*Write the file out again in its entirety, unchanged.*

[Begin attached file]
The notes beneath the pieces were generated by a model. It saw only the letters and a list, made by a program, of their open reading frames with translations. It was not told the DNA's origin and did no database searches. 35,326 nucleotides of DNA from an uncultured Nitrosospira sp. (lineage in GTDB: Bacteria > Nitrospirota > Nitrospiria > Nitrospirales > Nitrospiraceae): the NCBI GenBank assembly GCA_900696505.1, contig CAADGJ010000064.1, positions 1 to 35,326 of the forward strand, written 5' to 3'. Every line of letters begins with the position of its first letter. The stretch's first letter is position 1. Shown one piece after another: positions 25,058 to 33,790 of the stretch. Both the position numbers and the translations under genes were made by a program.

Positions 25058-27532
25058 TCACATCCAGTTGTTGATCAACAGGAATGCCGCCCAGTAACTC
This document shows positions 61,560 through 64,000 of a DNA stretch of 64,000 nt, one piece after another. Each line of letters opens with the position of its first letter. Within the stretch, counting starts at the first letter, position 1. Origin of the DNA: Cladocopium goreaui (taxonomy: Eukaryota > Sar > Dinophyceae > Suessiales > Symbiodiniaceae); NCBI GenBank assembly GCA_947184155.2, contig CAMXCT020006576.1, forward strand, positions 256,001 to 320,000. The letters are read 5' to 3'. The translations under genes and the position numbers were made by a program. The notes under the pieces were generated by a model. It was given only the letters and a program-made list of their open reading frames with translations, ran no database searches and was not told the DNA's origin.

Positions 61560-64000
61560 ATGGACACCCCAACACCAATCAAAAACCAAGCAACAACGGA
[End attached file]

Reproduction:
The notes beneath the pieces were generated by a model. It saw only the letters and a list, made by a program, of their open reading frames with translations. It was not told the DNA's origin and did no database searches. 35,326 nucleotides of DNA from an uncultured Nitrosospira sp. (lineage in GTDB: Bacteria > Nitrospirota > Nitrospiria > Nitrospirales > Nitrospiraceae): the NCBI GenBank assembly GCA_900696505.1, contig CAADGJ010000064.1, positions 1 to 35,326 of the forward strand, written 5' to 3'. Every line of letters begins with the position of its first letter. The stretch's first letter is position 1. Shown one piece after another: positions 25,058 to 33,790 of the stretch. Both the position numbers and the translations under genes were made by a program.

Positions 25058-27532
25058 TCACATCCAGTTGTTGATCAACAGGAATGCCGCCCAGTAACTC
This document shows positions 61,560 through 64,000 of a DNA stretch of 64,000 nt, one piece after another. Each line of letters opens with the position of its first letter. Within the stretch, counting starts at the first letter, position 1. Origin of the DNA: Cladocopium goreaui (taxonomy: Eukaryota > Sar > Dinophyceae > Suessiales > Symbiodiniaceae); NCBI GenBank assembly GCA_947184155.2, contig CAMXCT020006576.1, forward strand, positions 256,001 to 320,000. The letters are read 5' to 3'. The translations under genes and the position numbers were made by a program. The notes under the pieces were generated by a model. It was given only the letters and a program-made list of their open reading frames with translations, ran no database searches and was not told the DNA's origin.

Positions 61560-64000
61560 ATGGACACCCCAACACCAATCAAAAACCAAGCAACAACGGA